Edwin Grosvenor gives an equally impassioned description of the islands and their lugubrious history in his Constantinople, published in 1895:

History of the Princes' Islands general drawingNature, insatiable in giving, has diversified the capital not only with the Bosphorus and the Golden Horn, but with the tiny archipelago of the Princes’ Isles. More than Ischia and Capri are to Naples, are Khalki, Prinkipo and their sister islands to Constantinople. They are far less remote from the municipal centre, and form an integral part of the city. The nearest is but four miles distant from Kadikeui, and only little farther from Stamboul.

They were anciently called Demonesoi, from a legendary or historic Demonesos, who worked in their stone and metal. Their mediaeval name, Papadanesoi, the islands of the Priests, and the modern name, Princes’ Isles, through the irony of history, have a common meaning and association. During the Byzantine Middle Ages, the monastery was not far distant from the throne. He who, in the evening, wore the imperial golden circlet upon his long and plaited locks might on the morrow, with shaven head, become the unwilling inmate of a monastic cell. In those days, the islands were seldom sought for pleasure, but were abandoned to monasteries and monks. Hither many a deposed sovereign was exiled, whom, stripped of all that made life desirable, the disdain or humanity of his successor permitted to live. Not one of all the discarded emperors imprisoned here, with cowl and cloak, ever went back to his throne. Though almost all the monasteries have crumbled, and only a few inmates wander over the grass-grown paths, the tradition of deposed princes has survived and bestowed upon the islands their present name.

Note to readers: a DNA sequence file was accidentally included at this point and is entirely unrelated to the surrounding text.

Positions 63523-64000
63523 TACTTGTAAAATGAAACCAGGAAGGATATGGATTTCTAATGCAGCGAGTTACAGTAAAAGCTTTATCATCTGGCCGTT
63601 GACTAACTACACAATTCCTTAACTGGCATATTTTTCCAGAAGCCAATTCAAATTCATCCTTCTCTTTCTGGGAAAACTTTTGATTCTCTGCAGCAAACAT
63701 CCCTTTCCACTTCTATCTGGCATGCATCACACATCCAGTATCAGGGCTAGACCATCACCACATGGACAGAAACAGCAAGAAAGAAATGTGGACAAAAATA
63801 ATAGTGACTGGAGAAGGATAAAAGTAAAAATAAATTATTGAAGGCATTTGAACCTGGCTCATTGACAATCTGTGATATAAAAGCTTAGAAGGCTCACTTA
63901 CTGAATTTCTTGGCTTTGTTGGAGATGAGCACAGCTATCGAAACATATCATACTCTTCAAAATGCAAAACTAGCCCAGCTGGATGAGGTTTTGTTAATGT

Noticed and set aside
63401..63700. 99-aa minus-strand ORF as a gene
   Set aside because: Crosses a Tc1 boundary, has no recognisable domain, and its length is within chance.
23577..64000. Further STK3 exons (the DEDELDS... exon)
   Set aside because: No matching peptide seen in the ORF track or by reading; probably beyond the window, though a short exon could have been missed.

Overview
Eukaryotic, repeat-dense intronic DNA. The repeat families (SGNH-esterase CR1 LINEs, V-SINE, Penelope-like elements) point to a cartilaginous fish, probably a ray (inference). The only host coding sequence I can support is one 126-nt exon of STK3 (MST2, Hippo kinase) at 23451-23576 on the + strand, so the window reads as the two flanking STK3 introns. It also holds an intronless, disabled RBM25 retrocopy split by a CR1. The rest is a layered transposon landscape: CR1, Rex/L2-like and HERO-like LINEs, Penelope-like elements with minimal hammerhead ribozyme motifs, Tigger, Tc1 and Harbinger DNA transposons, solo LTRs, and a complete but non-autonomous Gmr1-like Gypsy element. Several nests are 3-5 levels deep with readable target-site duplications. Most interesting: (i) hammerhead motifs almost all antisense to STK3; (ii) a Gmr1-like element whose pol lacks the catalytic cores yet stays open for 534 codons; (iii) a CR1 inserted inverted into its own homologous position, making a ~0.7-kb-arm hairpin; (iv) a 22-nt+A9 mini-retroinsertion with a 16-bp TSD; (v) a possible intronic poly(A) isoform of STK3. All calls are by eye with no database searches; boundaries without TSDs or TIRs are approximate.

Princes' Islands Akillas general drawingThey are nine in number. Two, Pita and Neandros, are destitute of inhabitant or interest. Three, Oxeia, Pita and Antirovithos, are isolated from the present, but have each their history of failure and sorrow. Four, Proti, Antigone, Khalki, and Prinkipo, are the chief. They are in daily steam communication with one another and with the other quarters of the capital. The mildness and regularity of their climate render them the healthiest locality in the Empire. Nowhere else along the northern Marmora does the olive tree grow with such profusion, or yield more generous results. Nothing more ideal can be pictured than the loveliness of these islands in May and June. The hills are covered with pine forests, and the meandering shores are indented with shaded and sequestered bays. Wherever the gaze is turned, beauty confronts the eye. Yet in winter they are almost deserted. The treacherous Marmora suddenly and often cuts off all communication with the outer world. Then, though at sunset the shadow of Stamboul seems to fall upon them, they are practically many leagues away.

Scattered in the sea southeast of the Bosphorus, their rounded forms present a vision of delight. Looked upon from the west, the four chief islands lie spread upon the horizon as if blent in one. Still nearer on the right, Oxeia the Lofty lifts its towering, cone-like rock; while Plati the Flat emerges little above the surface of the water.

The Princes’ Isles are still as beautiful and romantic as Schlumberger and Grosvenor describe them, floating in the mirroring water off the Asian coast of the Marmara between the pale blues of sea and sky, places of refuge and exile from the turbulent megalopolis on the Bosphorus.